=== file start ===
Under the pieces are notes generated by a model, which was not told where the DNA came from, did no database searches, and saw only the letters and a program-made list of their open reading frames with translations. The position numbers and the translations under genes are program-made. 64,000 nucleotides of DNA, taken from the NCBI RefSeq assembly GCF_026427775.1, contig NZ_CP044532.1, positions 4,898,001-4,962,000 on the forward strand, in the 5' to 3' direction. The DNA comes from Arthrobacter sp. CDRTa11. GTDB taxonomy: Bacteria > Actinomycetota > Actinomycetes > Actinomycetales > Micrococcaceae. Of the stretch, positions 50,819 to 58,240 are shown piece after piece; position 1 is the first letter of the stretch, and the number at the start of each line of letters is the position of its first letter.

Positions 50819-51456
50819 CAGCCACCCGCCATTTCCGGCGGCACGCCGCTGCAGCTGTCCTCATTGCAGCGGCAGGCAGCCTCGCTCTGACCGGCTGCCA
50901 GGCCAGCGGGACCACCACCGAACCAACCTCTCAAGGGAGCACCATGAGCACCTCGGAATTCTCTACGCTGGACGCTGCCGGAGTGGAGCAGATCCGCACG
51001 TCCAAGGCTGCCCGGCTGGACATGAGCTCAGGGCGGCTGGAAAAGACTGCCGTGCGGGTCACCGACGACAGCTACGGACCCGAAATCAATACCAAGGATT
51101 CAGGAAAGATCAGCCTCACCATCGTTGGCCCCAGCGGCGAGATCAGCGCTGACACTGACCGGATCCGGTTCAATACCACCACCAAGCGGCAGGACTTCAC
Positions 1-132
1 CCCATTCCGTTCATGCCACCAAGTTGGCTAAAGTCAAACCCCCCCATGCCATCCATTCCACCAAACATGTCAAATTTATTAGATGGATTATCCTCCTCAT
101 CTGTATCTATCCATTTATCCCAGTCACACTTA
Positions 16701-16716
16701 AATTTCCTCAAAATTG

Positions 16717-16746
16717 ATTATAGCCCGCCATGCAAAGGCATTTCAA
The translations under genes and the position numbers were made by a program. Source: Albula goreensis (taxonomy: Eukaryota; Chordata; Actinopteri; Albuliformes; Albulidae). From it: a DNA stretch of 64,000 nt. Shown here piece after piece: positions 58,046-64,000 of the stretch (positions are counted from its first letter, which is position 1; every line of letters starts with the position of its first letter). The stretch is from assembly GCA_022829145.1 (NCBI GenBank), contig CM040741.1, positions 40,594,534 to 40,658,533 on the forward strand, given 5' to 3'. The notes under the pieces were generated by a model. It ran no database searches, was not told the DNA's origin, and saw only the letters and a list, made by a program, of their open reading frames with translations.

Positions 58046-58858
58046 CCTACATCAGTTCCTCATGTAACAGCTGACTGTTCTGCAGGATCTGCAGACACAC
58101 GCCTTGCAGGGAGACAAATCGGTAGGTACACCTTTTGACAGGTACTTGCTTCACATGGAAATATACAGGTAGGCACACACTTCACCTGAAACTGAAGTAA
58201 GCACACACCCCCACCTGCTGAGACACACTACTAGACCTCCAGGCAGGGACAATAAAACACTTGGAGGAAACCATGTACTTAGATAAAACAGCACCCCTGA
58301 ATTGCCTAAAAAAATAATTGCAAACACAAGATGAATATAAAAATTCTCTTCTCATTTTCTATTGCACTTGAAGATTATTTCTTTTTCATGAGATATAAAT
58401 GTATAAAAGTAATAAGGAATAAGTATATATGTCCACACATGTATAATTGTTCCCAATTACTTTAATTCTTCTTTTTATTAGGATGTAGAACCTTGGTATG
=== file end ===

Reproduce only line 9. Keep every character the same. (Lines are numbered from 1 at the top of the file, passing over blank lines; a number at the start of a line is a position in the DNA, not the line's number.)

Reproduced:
101 CTGTATCTATCCATTTATCCCAGTCACACTTA